What Does Distinguish Mean in Law?

Instructor: Tisha Collins Batis

Tisha is a licensed real estate agent in Texas. She holds bachelor's in legal studies and a master's degree in criminal justice.

This lesson will define the term ''distinguish'' as it pertains to the legal world. Upon completion, the reader should have a firm grasp of this term, along with how it applies to the legal world specifically.

What Does Distinguish Mean in Law?

In the legal world, there is a term, stare decisis. It means to let the decision stay. In other words, it means that a court will recognize the decision in a case and use it for cases similar to it that come later on. Many people will recognize these as cases that establish precedent. For example, many know that the landmark case of Roe v. Wade involved women's rights regarding their own bodies and legalizing abortions. However, not every case involving abortions that has gone to court since then has been decided exactly as Roe v. Wade was decided. This is because courts have the ability to distinguish between one case and another.

When courts distinguish one case from another, they are pointing out that there is a difference between the cases. One case will be an older case that established precedent in a particular issue. The new case, which may be distinguished from the other, will be similar to the first case. However, there will be some factor in the case that will lead the court to decide differently on that case despite the precedent set in the first case.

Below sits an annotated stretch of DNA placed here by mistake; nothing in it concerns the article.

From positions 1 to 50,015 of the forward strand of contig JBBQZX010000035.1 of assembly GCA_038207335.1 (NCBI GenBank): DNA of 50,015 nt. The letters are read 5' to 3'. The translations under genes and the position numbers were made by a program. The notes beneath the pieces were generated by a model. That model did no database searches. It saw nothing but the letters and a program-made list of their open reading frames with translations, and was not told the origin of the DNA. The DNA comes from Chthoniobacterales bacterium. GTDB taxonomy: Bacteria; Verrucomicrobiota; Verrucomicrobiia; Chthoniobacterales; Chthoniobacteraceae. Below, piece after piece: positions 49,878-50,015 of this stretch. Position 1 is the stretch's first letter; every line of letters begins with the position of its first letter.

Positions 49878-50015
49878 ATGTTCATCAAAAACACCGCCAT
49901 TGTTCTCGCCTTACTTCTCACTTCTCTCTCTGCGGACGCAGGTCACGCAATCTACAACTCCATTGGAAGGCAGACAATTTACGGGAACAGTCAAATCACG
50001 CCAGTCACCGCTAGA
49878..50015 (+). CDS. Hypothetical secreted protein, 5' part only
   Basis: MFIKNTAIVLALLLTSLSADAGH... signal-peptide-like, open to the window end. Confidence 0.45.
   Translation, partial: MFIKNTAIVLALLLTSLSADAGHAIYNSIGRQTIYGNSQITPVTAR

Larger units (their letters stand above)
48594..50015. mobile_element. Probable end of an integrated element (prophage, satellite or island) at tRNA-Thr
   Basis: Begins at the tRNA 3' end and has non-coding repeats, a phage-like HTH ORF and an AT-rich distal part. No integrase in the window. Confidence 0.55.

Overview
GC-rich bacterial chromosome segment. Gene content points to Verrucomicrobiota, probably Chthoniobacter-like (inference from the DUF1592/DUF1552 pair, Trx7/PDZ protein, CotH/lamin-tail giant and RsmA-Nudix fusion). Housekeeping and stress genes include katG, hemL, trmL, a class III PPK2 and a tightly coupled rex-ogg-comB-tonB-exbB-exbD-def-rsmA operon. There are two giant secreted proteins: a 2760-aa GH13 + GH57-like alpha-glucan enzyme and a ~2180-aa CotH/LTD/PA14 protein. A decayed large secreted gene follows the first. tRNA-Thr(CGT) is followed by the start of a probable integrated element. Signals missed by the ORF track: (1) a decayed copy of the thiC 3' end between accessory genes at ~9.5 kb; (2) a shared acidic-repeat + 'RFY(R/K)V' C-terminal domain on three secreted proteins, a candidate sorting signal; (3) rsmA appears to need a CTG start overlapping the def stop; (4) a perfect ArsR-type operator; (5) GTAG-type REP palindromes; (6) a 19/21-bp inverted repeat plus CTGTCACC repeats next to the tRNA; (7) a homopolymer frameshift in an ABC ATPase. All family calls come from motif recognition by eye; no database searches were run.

When the court distinguishes one case from another case, the court will usually decide the newer case on a narrower ruling. The outcome of the new case cannot be inconsistent with the precedent case. Basically, in order to distinguish the new case, the two cases have to be similar but not exactly alike.

Distinguishing Two Cases: An Example

American law was originally based on English common law. Such was the case of Regina v. Hicklin, which helped determine initial laws in America regarding obscene material. The Regina case gave birth to a test which was used to determine whether particular material was obscene or not. Laws were later enacted in America that prohibited the mailing of material that was deemed to be obscene.

In 1957, the case of Roth v. United States was decided by the U.S. Supreme Court. Samuel Roth had been convicted under a federal statute due to materials he had mailed that were deemed to be obscene. He ran a business in New York City and mailed out advertisements and a book for that business. Roth appealed his conviction and it went all the way to the U.S. Supreme Court.

There were differences between Roth and Regina. While Regina took place in England, Roth took place in America. The one thing that was cited in Roth regarding Regina was the obscenity test created by Regina. However, Roth claimed that his fundamental right to free speech was violated by the federal law he was convicted under.

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